The Key Studio Sessions: Slingshot Dakota

With this appearance, Lehigh Valley indie pop duo Slingshot Dakota joins the Key Studio Sessions three-timers’ club. And while we haven’t yet decided if members of their elite society get a jacket, we can tell you that watching artists grow over a span of years and albums — and instudio performances — is something truly special.

In 2013, singer-keyboardist Carly Comando and drummer Tom Patterson were two contagiously upbeat people with catchy songs, deep feelings, and a record called Dark Hearts that showcased all of those things. In 2016, a Break-era session found them more at a more complicated place, and writing songs that reflected the good and the bad of adulting; the deepening of relationships as well as the frustration of not moving as quickly in life as you’d like.

Their solution: keep getting louder, as the lead single of their tremendous new record Heavy Banding suggests. It’s 2019, Slingshot Dakota are writing the best songs of their career, and as a musical two-piece they are more tightly in sync than we’ve ever seen — a connection that obviously carries over to Comando and Patterson’s marriage as well. (Keep tabs on their social media for lots of #couplegoals content, and find even more in this ongoing photo essay by photographer Matt Smith.) Continue reading →


Elaine Rasnake talks mastering her craft (plus the craft of mastering) and navigating Philly independent music on the 25 O’Clock Podcast

Elaine Rasnake | photo by Jordyn Lyric of Fawnover, Co. | via

Here at The Key, we first noticed the work of songwriter / producer Elaine Rasnake back in the days of our Items Tagged Philadelphia project, when her Postal Service-esque single “Spacesuit” hit Bandcamp. The series later taught us, through seeing her name pop up in the credits to releases by Rob’n Delaine and Marina Murayama Nir, that Rasnake was more versatile than her one-person electropop artist page led us to believe.

As Rasnake reveals in this conversation with Dan Drago on the latest 25 O’Clock Podcast, her intention with releasing music on Bandcamp in the first place wasn’t so much to land her spots on shows or in bands — though both things eventually happened, though her own performances, her Breathe Again EP, as well as her multi-instrumental contributions to Kate Dressed Up. Her intention in releasing music on Bandcamp was a calling card, a portfolio, a demo reel of what she’s able to do production wise, in the hopes that it would connect her with clients and collaborators. Continue reading →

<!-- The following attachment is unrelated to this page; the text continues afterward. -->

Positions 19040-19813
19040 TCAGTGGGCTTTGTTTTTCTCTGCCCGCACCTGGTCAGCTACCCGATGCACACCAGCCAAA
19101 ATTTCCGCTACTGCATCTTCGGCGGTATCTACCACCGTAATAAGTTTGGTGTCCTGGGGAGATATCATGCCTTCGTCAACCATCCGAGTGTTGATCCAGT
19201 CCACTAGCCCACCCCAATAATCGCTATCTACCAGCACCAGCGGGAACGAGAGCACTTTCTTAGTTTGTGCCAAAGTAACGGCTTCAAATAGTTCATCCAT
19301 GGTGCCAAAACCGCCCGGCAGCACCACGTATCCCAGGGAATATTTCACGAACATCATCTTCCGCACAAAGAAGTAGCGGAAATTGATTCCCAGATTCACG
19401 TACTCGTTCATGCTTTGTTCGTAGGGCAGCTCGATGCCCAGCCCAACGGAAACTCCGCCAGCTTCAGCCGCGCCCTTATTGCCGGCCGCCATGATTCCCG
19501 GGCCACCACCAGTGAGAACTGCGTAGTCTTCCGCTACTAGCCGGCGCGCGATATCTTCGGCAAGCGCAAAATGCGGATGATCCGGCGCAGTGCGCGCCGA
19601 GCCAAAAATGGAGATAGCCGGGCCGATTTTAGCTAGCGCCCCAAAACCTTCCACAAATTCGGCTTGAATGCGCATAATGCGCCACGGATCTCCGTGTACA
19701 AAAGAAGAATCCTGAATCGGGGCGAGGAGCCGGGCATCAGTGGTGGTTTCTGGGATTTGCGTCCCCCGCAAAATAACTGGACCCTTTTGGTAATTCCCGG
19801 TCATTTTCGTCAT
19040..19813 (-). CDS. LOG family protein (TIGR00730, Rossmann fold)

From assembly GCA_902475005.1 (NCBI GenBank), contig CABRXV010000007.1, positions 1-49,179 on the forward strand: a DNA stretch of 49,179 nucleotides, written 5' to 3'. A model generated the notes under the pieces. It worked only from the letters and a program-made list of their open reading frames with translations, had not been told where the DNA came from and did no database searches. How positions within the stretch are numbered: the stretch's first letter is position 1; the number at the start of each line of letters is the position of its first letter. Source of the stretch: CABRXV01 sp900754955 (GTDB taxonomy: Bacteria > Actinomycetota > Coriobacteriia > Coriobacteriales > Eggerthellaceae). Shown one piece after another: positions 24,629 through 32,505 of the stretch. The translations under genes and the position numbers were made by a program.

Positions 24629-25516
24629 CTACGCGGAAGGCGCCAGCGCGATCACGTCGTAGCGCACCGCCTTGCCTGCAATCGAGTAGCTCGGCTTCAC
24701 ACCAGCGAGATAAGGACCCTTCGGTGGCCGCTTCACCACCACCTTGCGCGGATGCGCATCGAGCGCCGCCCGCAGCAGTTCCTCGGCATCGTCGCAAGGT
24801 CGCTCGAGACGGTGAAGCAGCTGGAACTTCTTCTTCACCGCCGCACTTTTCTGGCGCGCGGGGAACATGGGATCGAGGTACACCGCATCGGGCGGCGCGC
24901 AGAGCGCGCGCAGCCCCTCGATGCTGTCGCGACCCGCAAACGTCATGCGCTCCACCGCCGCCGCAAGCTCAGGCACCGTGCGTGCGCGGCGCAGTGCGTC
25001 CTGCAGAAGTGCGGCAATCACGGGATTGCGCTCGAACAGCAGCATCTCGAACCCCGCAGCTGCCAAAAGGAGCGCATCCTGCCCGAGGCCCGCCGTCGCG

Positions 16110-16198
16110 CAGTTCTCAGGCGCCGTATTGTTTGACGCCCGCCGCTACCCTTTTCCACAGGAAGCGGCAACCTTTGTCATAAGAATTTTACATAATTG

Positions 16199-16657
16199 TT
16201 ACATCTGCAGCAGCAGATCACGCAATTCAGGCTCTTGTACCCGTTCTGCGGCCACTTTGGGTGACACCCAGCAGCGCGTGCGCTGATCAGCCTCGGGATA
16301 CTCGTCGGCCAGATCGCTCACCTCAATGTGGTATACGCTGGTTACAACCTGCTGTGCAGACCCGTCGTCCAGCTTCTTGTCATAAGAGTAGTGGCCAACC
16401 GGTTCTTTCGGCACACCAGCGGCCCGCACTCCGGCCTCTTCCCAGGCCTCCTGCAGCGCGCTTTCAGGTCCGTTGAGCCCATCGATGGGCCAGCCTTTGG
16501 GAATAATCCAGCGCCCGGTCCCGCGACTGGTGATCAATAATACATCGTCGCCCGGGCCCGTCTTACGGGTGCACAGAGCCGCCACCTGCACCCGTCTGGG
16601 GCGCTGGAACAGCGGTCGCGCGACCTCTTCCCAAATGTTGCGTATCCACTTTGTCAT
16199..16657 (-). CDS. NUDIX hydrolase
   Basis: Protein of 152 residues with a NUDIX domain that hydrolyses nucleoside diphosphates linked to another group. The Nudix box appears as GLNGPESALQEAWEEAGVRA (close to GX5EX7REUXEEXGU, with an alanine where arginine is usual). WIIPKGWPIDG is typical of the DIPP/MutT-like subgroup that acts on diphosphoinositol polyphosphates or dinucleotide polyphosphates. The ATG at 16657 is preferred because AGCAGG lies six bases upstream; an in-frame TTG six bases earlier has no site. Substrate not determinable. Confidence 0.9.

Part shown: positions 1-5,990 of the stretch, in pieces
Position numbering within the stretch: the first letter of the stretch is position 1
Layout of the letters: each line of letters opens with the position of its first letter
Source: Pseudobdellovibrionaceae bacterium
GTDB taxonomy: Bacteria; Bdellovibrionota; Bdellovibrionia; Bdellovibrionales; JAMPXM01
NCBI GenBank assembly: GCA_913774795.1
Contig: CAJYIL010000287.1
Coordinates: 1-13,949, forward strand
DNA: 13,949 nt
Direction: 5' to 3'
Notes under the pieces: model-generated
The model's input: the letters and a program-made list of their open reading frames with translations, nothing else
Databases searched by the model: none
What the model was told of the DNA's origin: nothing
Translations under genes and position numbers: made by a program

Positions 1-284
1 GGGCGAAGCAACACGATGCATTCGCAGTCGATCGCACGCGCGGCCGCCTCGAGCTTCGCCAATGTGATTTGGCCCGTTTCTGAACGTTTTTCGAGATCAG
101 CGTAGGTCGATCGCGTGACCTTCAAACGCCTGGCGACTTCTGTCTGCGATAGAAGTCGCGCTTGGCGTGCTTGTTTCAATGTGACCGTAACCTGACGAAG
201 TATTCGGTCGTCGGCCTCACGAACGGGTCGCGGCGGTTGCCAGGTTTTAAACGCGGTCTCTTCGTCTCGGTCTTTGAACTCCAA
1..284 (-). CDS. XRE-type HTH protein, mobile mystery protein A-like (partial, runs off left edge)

Listen to Devon Gilfillian play acoustic and chat with Helen Leicht on XPN Local

When he was in town for a smokin’ NON-COMM set earlier this month, Pennsylvania-born singer-guitarist and songwriter Devon Gilfillian caught up with Helen Leicht of the XPN Local Show to play a couple songs acoustic and chat about his journey.

Born in Morton, Pennsylvania and schooled at West Chester University, Gilfillian was immersed in a vast variety of musical influences as a child. His parents gave him classics by Stevie Wonder, Ray Charles, and The Temptations; meanwhile, he was a hip-hop fanatic, listening to Jay-Z, Kanye West, and The Clipse. Once he picked up a guitar, he dug deep into classic rock and psychedelia from luminaries like Jimi Hendrix, Allman Brothers, and Led Zeppelin.

“I was all over the place musically as I was growing up,” he says. Continue reading →


Just Announced: Ingrid Michelson will bring Stranger Songs to Union Transfer in October

Ingrid Michaelson | photo via

Singer-songwriter Ingrid Michaelson returns this summer with Stranger Songs, her ninth studio album and one aesthetically in the spirit of the Duffer Brothers’ immensely popular Netflix thriller series Stranger Things. Teaser photos for the album have shown Michaelson styled like Barb and referencing Eleven, and while it’s unclear whether or not this is the actual album cover, come on now. Continue reading →


#XPN5050: 1991

For fifty weeks this year, we’re celebrating the music of a specific year every Saturday on WXPN. We’ll be choosing the years randomly; for this week’s #XPN5050, Mike Vasilikos is putting the musical spotlight on the year 1991.

1991 was “the year punk broke.” It was the year grunge became a mainstream phenomenon, with the release of Nirvana’s Nevermind, Pearl Jam’s Ten, and Soundgarden’s Badmotorfinger. It also saw the release of adventurous psychedelic classics, like the acid house fueled Screamadelica by Primal Scream, or the dub-heavy trip-hop of Massive Attack’s Blue Lines. The year also saw singer-songwriter classics like Bonnie Raitt’s Luck of the Draw, and golden era hip-hop essentials like A Tribe Called Quest’s Low End Theory.   Continue reading →


Music Auxiliary Support: Listen to Kristen and Paige of Cherry-Veen Zine guest DJ on XPN Local

Paige Walter and Kristen Levine of Cherry-Veen Zine at WXPN | photo by John Vettese for WXPN